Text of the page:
The Tribune’s Annie Sweeney and Jeremy Gorner write: "An evaluation by the city’s inspector general of mandatory training for Chicago police officers involved in shootings found that not all department members complete the requirements before returning to the street.

“The report released Tuesday by Inspector General Joseph Ferguson’s office examined 52 cases since February 2017 and June 2018 when an officer had discharged their weapon." It also “includes a cautionary note, detailing the fates of two officers, who each failed to complete one part of the trainings in the wake of shootings, according to the documents reviewed by the inspector general. One committed suicide, and the second was involved in another shooting a month after the first,” Sweeney and Gorner write. Read the full story here.

Road to Nov. 3: Final Marquette poll shows Biden ahead in key swing state of Wisconsin

The Tribune’s Bill Ruthhart writes: “Former Vice President Joe Biden continues to hold a steady lead over President Donald Trump in Wisconsin, according to a final preelection Marquette University Law School poll in the state.

“Biden leads Trump 48% to 43% among voters, with 8% undecided, the poll found.” Read the full story here.

Data points: “All told, 55 polls have been conducted in Wisconsin this year and Trump has led in just three — and none since August, according to polling data tracked by Real Clear Politics. Biden’s average polling lead in recent days in the state is about 8 percentage points,” Ruthhart notes.

Texas tightens to a toss-up between Biden and Trump: Read the Tribune piece here.

Kamala Harris pitches ‘Kim Foxx is smart on crime’ message in robocall to Cook County residents, the Tribune’s Alice Yin reports.

Downtown Chicago alderman breaks from Democrats to endorse Foxx’s GOP opponent: My Tribune colleague Alice Yin has the details here.

Democratic group files second complaint against Willie Wilson’s third-party bid to unseat U.S. Sen. Dick Durbin, the Tribune’s Rick Pearson writes.

Opinion — ‘Fair tax’ amendment? More like trust Springfield to do what they want: University of Chicago professor and government finance expert Christopher Berry writes in a Chicago Tribune op-ed that the proposed constitutional amendment on the ballot has been billed as converting the state’s flat income tax to a graduated tax that rises with income. But the fine print tells another story. He writes: “Proponents describe this as a ‘fair tax’ because the new language replaces a prior stipulation that all individual income be taxed at the same rate. Yes, the amendment would allow lawmakers in Springfield to create a graduated income tax, but it doesn’t require them to do so. It would also allow them to create a regressive tax, or anything in between.”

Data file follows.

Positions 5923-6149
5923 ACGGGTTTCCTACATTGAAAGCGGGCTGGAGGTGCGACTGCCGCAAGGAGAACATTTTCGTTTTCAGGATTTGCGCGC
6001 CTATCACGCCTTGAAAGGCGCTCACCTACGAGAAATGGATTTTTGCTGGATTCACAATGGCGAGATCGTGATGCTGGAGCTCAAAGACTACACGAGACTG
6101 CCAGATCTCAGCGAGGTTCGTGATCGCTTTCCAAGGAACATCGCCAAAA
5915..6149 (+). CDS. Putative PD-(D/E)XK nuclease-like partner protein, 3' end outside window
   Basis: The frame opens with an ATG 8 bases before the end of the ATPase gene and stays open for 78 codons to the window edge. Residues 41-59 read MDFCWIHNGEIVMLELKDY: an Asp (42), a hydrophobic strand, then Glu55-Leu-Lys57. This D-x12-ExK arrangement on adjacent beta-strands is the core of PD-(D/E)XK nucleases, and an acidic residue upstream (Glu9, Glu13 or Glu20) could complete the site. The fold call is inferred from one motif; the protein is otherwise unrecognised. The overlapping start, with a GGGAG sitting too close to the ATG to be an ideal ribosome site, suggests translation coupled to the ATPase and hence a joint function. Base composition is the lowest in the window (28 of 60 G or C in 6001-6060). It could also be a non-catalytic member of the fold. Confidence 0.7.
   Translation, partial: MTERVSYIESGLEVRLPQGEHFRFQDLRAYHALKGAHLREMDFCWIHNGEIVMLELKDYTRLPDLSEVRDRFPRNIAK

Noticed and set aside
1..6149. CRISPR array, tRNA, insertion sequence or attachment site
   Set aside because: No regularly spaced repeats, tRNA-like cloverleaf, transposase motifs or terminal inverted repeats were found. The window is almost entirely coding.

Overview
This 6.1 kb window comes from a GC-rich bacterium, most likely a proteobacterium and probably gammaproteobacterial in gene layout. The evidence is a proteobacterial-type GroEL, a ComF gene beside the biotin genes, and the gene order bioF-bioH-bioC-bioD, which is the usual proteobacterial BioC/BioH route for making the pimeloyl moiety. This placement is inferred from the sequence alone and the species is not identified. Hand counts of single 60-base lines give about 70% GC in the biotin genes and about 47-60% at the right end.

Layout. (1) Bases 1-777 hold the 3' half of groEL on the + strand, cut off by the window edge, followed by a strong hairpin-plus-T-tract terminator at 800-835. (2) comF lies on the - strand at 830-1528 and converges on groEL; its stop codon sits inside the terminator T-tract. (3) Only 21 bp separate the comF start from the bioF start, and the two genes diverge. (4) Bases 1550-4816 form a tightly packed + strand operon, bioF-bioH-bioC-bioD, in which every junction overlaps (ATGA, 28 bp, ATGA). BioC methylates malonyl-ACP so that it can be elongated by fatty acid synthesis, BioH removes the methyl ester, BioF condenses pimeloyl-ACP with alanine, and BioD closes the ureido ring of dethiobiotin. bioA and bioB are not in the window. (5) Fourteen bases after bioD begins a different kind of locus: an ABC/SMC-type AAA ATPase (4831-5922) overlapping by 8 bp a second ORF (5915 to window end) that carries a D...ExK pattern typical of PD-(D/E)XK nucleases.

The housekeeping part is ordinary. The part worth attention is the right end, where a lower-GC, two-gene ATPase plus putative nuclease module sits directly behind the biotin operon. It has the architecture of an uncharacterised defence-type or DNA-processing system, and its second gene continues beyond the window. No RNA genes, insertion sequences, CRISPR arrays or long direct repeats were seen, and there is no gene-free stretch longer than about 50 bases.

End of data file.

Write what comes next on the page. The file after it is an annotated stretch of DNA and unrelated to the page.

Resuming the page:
The bottom line, he says? “Fairness is not on the ballot. Trust in Springfield is.”

Data points: As I noted in The Spin yesterday, the state’s early voting numbers are the highest they’ve been in recent history. The Tribune’s Kelli Smith takes a look at what’s happening in suburban Cook County, where there have been 550,000-plus requests for mail-in ballots this election - five times greater than the number requested in 2016. Read more here.

The New York Times examines how Trump maneuvered out of financial trouble when Chicago skyscraper proved to be a financial disappointment

The New York Times’ latest piece on the president’s finances and taxes shines a spotlight on the struggling finances of the decade-old Chicago Trump International Hotel & Tower, reporting: “The president’s federal income tax records, obtained by The New York Times, show for the first time that, since 2010, his lenders have forgiven about $287 million in debt that he failed to repay. The vast majority was related to the Chicago project.”

The Times goes on to note: “Those forgiven debts are now part of a broader investigation of Mr. Trump’s business by the New York attorney general. They normally would have generated a big tax bill, since the Internal Revenue Service treats canceled debts as income. Yet as has often happened in his long career, Mr. Trump appears to have paid almost no federal income tax on that money, in part because of large losses in his other businesses, The Times’s analysis of his tax records found.”

The Trump Organization’s chief legal officer tells the Times the company and Trump “appropriately accounted for and paid all taxes due on the forgiven debts.”

This morning, he offered a vague response to the piece while blasting elected leaders who he says have hurt the city via Twitter: “As a developer long ago, and continuing to this day, the politicians ran Chicago into the ground. I was able to make an appropriately great deal with the numerous lenders on a large and very beautiful tower. Doesn’t that make me a smart guy rather than a bad guy?”

Prices to drop for Obamacare health insurance in Illinois, even as Supreme Court considers the law’s fate

The Tribune’s Lisa Schencker writes: “Illinois residents who buy health insurance through the Obamacare exchange will see lower prices and more choices when they shop for new plans in coming weeks — news that comes as the U.S. Supreme Court prepares to hear a case that could upend the health care law.” Read the rest of the Tribune story here.

The U.S. Supreme Court is slated to hear a case Nov. 10 over the future of the Affordable Care Act, also known as Obamacare. The case looks at the questions of whether the requirement that everyone buy insurance or pay a penalty is now unconstitutional because the penalty no longer exists, and, if it that provision is unconstitutional, whether the rest of the law is invalid.

Successful marijuana license applicants in Illinois to get court hearing on lawsuit against rescoring losing applicants, the Tribune’s Robert McCoppin reports.

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Twitter @byldonovan